## Lecture 4. Differential equations driven by bounded variation paths

In this lecture we establish the basic existence and uniqueness results concerning differential equations driven by bounded variation paths and prove the continuity in the 1-variation topology of the solution of an equation with respect to the driving signal.

Theorem: Let $x\in C^{1-var} ([0,T], \mathbb{R}^d)$ and let $V : \mathbb{R}^e \to \mathbb{R}^{e\times d}$ be a Lipschitz continuous map, that is there exists a constant $K > 0$ such that for every $x,y \in \mathbb{R}^e$,
$\| V(x)-V(y) \| \le K \| x-y \|.$
For every $y_0 \in \mathbb{R}^e$, there is a unique solution to the differential equation:
$y(t)=y_0+\int_0^t V(y(s)) dx(s), \quad 0\le t \le T.$
Moreover $y \in C^{1-var} ([0,T], \mathbb{R}^e)$.

Proof: The proof is a classical application of the fixed point theorem. Let $0 < \tau \le T$ and consider the map $\Phi$ going from the space of continuous functions $[0,\tau] \to \mathbb{R}^e$ into itself, which is defined by
$\Phi(y)_t =y_0+\int_0^t V(y(s)) dx(s), \quad 0\le t \le \tau.$
By using estimates on Riemann-Stieltjes integrals, we deduce that
$\| \Phi(y^1)-\Phi(y^2) \|_{ \infty, [0,\tau]}$
$\le \| V(y^1)-V(y^2) \|_{ \infty, [0,\tau]} \| x \|_{1-var,[0,\tau]}$
$\le K \| y^1-y^2 \|_{ \infty, [0,\tau]} \| x \|_{1-var,[0,\tau]}$
If $\tau$ is small enough, then $K \| x \|_{1-var,[0,\tau]} < 1$, which means that $\Phi$ is a contraction that admits a unique fixed point $y$. This $y$ is the unique solution to the differential equation:
$y(t)=y_0+\int_0^t V(y(s)) dx(s), \quad 0\le t \le \tau.$
By considering then a subdivision
$\{ \tau=\tau_1 < \tau_2 < \cdots < \tau_n=T \}$
such that $K \| x \|_{1-var,[\tau_k,\tau_{k+1}]} < 1$, we obtain a unique solution to the differential equation:
$y(t)=y_0+\int_0^t V(y(s)) dx(s), \quad 0\le t \le T$
$\square$

The solution of a differential equation is a continuous function of the initial condition, more precisely we have the following estimate:

Proposition: Let $x\in C^{1-var} ([0,T], \mathbb{R}^d)$ and let $V : \mathbb{R}^e \to \mathbb{R}^{e\times d}$ be a Lipschitz continuous map such that for every $x,y \in \mathbb{R}^e$,
$\| V(x)-V(y) \| \le K \| x-y \|.$
If $y^1$ and $y^2$ are the solutions of the differential equations:
$y^1(t)=y^1(0)+\int_0^t V(y^1(s)) dx(s), \quad 0\le t \le T,$
and
$y^2(t)=y^2(0)+\int_0^t V(y^2(s)) dx(s), \quad 0\le t \le T,$
then the following estimate holds:
$\| y^1 -y^2 \|_{\infty,[0,T]} \le \| y^1(0) -y^2(0) \| \exp \left( K \| x \|_{1-var,[0,T]} \right).$

Proof: We have
$\| y^1-y^2 \|_{\infty,[0,t]} \le \| y^1(0) -y^2(0) \| +K \int_0^t \| y^1-y^2 \|_{\infty,[0,s]} \| dx(s) \|,$
and conclude by Gronwall’s lemma $\square$

This continuity can be understood in terms of flows. Let $x\in C^{1-var} ([0,T], \mathbb{R}^d)$ and let $V : \mathbb{R}^e \to \mathbb{R}^{e\times d}$ be a Lipschitz map. Denote by $\pi (t,y_0)$, $0 \le t \le T$, $y_0 \in \mathbb{R}^e$, the unique solution of the equation
$y(t)=y_0+\int_0^t V(y(s)) dx(s), \quad 0\le t \le T.$
The previous proposition shows that for a fixed $0 \le t \le T$, the map $y_0 \to \pi (t,y_0)$ is Lipschitz continuous. The set $\{ \pi (t, \cdot), 0 \le t \le T \}$ is called the flow of the equation.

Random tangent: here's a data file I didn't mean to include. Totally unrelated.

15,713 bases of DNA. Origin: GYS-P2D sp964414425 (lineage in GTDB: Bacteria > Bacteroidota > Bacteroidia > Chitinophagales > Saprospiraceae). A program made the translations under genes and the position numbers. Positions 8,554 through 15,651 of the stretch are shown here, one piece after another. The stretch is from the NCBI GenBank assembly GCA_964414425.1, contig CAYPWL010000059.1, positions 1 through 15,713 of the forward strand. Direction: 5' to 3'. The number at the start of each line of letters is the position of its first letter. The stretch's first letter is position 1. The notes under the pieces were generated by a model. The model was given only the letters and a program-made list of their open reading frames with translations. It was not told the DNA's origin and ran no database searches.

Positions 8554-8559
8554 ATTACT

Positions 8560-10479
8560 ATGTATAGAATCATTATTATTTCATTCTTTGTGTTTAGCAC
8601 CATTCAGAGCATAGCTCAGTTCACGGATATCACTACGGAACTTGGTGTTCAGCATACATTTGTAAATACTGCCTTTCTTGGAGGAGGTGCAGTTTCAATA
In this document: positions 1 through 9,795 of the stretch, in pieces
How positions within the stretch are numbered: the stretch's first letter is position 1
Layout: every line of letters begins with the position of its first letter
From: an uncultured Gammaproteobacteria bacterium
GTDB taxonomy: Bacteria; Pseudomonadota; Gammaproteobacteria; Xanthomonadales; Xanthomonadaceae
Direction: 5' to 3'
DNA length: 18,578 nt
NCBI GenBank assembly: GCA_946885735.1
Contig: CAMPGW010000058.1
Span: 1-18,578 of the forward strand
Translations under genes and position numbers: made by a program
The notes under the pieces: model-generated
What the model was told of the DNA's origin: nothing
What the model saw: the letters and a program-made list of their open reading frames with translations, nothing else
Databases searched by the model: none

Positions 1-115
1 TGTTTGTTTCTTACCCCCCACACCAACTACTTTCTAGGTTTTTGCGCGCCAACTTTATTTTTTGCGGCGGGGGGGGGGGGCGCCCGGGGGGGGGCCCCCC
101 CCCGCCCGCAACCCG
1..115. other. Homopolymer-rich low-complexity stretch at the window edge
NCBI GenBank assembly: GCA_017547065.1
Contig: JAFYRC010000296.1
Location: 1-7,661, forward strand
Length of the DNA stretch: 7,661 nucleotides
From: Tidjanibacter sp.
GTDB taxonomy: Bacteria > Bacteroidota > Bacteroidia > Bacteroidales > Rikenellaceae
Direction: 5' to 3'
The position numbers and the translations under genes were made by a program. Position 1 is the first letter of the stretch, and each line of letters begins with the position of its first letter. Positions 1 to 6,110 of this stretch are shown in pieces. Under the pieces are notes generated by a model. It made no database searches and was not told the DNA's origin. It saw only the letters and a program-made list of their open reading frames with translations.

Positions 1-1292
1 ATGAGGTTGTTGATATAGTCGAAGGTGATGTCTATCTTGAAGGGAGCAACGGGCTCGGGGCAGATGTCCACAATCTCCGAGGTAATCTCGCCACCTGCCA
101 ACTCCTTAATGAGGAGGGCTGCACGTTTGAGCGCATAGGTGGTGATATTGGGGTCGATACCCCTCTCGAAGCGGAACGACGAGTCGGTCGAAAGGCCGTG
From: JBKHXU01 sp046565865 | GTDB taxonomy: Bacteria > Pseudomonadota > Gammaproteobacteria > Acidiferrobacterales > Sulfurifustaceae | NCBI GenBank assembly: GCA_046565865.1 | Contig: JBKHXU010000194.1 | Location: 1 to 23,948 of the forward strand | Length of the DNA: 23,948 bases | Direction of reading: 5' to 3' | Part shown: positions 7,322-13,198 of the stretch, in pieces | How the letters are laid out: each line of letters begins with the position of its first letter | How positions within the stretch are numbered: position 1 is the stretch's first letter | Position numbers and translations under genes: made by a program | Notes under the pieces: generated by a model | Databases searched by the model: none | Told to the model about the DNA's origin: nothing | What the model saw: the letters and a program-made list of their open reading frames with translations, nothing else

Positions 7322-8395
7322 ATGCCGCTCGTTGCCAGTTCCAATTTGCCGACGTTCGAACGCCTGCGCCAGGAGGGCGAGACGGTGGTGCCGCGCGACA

Under more regularity assumptions on $V$, the map $y_0 \to \pi (t,y_0)$ is even $C^1$ and the Jacobian map solves a linear equation.

Proposition: Let $x\in C^{1-var} ([0,T], \mathbb{R}^d)$ and let $V : \mathbb{R}^e \to \mathbb{R}^{e\times d}$ be a $C^1$ Lipschitz continuous map. Let $\pi(t,y_0)$ be the flow of the equation
$y(t)=y_0+\int_0^t V(y(s)) dx(s), \quad 0\le t \le T.$
Then for every $0\le t \le T$, the map $y_0 \to \pi (t,y_0)$ is $C^1$ and the Jacobian $J_t=\frac{\partial \pi(t,y_0)}{\partial y_0}$ is the unique solution of the matrix linear equation
$J_t=Id+ \sum_{i=1}^d\int_0^t DV_i(\pi(s,y_0))J_s dx(s)$,
where the $V_i$‘s denote the columns of the matrix $V$.

Proof: We refer to the Chapter 4 in the book by Friz-Victoir $\square$

We finally turn to the important estimate showing that solutions of differential equations are continuous with respect to the driving path in the 1-variation topology

Theorem: Let $x^1,x^2 \in C^{1-var} ([0,T], \mathbb{R}^d)$ and let $V : \mathbb{R}^e \to \mathbb{R}^{e\times d}$ be a Lipschitz and bounded continuous map such that for every $x,y \in \mathbb{R}^e$,
$\| V(x)-V(y) \| \le K \| x-y \|.$
If $y^1$ and $y^2$ are the solutions of the differential equations:
$y^1(t)=y(0)+\int_0^t V(y^1(s)) dx^1(s), \quad 0\le t \le T,$
and
$y^2(t)=y(0)+\int_0^t V(y^2(s)) dx^2(s), \quad 0\le t \le T,$
then the following estimate holds:
$\| y^1 -y^2 \|_{1-var,[0,T]} \le \| V \|_\infty \left( 1+ K\| x_1 \|_{1-var,[0,T]} \exp \left( K \| x_1 \|_{1-var,[0,T]} \right) \right) \| x^1 -x^2 \|_{1-var,[0,T]} .$

Proof: We first give an estimate in the supremum topology. It is easily seen that the assumptions imply
$\| y^1 -y^2 \|_{\infty ,[0,t]} \le K \int_0^t \| y^1 -y^2 \|_{\infty ,[0,s]} \| dx^1(s) \| +\| V \|_\infty \| x^1 -x^2 \|_{1-var,[0,T]}.$
From Gronwall’s lemma, we deduce that
$\| y^1 -y^2 \|_{\infty ,[0,T]} \le \| V \|_\infty \exp \left( K \| x \|_{1-var,[0,T]} \right) \| x^1 -x^2 \|_{1-var,[0,T]} .$
Now, we also have for any $0\le s \le t \le T$,
$\| y^1(t)-y^2(t)-(y^1(s)-y^2(s))\|\le K \| y^1 -y^2 \|_{\infty ,[0,T]} \| x^1 \|_{1-var,[s,t]} +\| V\|_\infty \| x^1 -x^2 \|_{1-var,[s,t]} .$
This implies,
$\| y^1 -y^2 \|_{1-var,[0,T]} \le K \| y^1 -y^2 \|_{\infty ,[0,T]} \| x^1 \|_{1-var,[0,T]} +\| V\|_\infty \| x^1 -x^2 \|_{1-var,[0,T]}$
and yields the conclusion $\square$

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